Next, we have AB. There is no excuse whatsoever for using AB instead of PA. Mike Trout leads MLB with 68 walks. As such, he looks like he’s had a lot less playing time than Nicholas Castellanos, who has 17 walks. This is probably an extreme example, because if you voted for Castellanos over Trout you need to reevaluate your life choices. Nevertheless, choosing AB over PA gives a much less complete picture of each player’s season, especially with no no OBP!

Finally, there’s nothing whatsoever about defense. Just with the given stats, Jean Segura looks like a much better All-Star candidate than Andrelton Simmons. Segura leads Simmons in every listed category. In real life, Simmons is the greatest defensive player of this generation- far superior to the middle-of-the-road Segura. Would DRS, UZR, or even dWAR be too much to ask for?


This page looks familiar! I expected the info mining at the beginning, but they get us at the end instead, complete with weird squiggly numbers! In case you were wondering, the “Year” drop-down goes all the way back to 1900. The world’s oldest living person is Chiyo Miyako, born May 2, 1901.

Strangely, there’s no automatic check for “I would like to receive the Newsletter...” There has to be some legal reason behind that. Otherwise, it’s a missed marketing opportunity from a multi-billion dollar entity that excels at not missing marketing opportunities.

Don’t worry, we do get automatic checks for entering to win a motorhome and receiving emails from Camping World. Thank you, MLB, for making sure I don’t miss out on all of the great Camping World content! No autocheck for “Yes, I currently own an RV.” That’s for the best- it would be a crime against data otherwise.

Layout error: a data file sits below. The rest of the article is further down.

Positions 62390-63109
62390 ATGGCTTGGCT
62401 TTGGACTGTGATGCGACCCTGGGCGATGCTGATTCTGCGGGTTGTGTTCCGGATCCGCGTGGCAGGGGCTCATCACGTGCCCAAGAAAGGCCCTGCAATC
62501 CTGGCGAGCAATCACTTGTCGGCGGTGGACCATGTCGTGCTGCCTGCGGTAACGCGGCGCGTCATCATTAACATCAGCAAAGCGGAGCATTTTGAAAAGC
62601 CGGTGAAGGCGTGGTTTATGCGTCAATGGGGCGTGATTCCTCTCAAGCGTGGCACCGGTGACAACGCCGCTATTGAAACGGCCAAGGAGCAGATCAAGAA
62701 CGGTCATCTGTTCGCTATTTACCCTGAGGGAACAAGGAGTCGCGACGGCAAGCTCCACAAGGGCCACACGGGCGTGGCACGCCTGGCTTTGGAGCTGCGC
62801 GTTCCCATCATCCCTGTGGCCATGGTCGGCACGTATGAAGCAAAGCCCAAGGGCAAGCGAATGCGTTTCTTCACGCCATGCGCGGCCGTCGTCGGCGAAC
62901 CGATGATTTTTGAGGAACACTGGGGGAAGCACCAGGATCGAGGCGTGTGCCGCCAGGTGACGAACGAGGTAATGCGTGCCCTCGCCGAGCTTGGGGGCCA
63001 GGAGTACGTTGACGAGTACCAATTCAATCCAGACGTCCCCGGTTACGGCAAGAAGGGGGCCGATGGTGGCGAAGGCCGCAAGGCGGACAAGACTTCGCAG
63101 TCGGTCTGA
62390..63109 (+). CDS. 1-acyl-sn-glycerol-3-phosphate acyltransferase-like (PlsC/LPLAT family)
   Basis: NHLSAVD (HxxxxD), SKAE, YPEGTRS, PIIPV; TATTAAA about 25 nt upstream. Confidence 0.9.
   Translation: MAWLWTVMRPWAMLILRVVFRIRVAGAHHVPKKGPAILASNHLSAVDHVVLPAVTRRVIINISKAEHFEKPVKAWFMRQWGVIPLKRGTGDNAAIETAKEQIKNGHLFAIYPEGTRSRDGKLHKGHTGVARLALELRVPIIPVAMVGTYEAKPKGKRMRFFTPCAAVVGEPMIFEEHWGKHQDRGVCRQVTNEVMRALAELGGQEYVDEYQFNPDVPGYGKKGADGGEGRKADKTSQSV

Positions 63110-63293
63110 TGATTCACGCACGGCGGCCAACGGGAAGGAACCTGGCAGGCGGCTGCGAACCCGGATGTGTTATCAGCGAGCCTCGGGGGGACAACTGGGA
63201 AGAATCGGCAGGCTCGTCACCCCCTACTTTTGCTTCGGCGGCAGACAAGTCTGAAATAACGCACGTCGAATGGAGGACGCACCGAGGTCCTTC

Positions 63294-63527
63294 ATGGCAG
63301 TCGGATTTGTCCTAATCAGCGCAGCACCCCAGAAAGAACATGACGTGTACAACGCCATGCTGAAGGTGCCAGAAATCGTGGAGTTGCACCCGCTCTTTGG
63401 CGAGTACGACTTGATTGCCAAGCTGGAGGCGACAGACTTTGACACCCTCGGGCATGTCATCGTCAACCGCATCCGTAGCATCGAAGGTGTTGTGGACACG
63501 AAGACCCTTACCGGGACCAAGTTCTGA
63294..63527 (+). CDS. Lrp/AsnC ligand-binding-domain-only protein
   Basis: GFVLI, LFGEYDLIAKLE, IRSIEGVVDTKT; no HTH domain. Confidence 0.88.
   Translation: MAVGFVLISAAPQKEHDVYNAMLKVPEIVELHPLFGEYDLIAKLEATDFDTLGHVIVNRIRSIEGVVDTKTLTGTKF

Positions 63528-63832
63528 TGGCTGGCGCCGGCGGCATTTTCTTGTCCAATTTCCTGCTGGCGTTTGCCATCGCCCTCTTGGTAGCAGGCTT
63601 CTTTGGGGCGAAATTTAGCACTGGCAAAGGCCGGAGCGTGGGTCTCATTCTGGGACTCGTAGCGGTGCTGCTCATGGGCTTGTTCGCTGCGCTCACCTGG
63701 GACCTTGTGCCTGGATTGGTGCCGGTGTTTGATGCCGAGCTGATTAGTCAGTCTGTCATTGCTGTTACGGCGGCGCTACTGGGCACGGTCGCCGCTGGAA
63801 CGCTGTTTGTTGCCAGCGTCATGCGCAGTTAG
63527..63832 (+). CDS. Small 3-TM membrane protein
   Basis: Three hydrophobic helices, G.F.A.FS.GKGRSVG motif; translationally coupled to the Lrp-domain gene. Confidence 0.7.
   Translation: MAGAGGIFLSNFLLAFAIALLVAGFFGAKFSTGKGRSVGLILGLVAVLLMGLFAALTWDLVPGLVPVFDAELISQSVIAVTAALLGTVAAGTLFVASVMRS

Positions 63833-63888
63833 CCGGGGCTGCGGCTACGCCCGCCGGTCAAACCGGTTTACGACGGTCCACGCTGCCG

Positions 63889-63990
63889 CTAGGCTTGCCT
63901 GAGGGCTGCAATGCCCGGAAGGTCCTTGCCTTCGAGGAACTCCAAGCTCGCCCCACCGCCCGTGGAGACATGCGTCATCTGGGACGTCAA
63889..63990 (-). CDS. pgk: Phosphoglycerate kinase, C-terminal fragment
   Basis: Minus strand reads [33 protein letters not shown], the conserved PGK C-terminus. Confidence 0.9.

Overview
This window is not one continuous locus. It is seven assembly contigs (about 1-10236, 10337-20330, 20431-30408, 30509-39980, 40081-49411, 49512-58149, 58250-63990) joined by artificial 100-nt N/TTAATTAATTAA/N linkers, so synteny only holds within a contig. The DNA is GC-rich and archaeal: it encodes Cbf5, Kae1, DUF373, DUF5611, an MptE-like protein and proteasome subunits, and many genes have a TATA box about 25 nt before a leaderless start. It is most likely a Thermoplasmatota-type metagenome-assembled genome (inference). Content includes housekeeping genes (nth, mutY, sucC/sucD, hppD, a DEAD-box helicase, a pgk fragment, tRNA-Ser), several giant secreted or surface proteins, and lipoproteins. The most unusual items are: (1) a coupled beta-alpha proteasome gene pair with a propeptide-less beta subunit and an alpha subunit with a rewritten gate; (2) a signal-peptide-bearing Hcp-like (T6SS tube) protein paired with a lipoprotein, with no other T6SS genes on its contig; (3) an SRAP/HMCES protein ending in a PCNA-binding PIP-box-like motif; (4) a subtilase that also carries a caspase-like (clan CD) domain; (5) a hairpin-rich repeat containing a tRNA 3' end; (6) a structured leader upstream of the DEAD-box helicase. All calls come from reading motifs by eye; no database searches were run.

After submitting, it records the date and time of your last vote. Then, you’re prompted to vote again with a big royal blue button (perhaps this is subliminal bias towards Kansas City). Once you’ve voted 5 times in a given day, this message pops up:

Overall, I give the voting experience a D, mostly because the awful stats raised my blood pressure. I still voted 5 times though. I don’t know that I feel good about it, but at least I can say I did my part, for whatever that’s worth.

Daniel R. Epstein is an elementary special education teacher and president of the Somerset County Education Association. In addition to BtBS, he writes at Tweets @depstein1983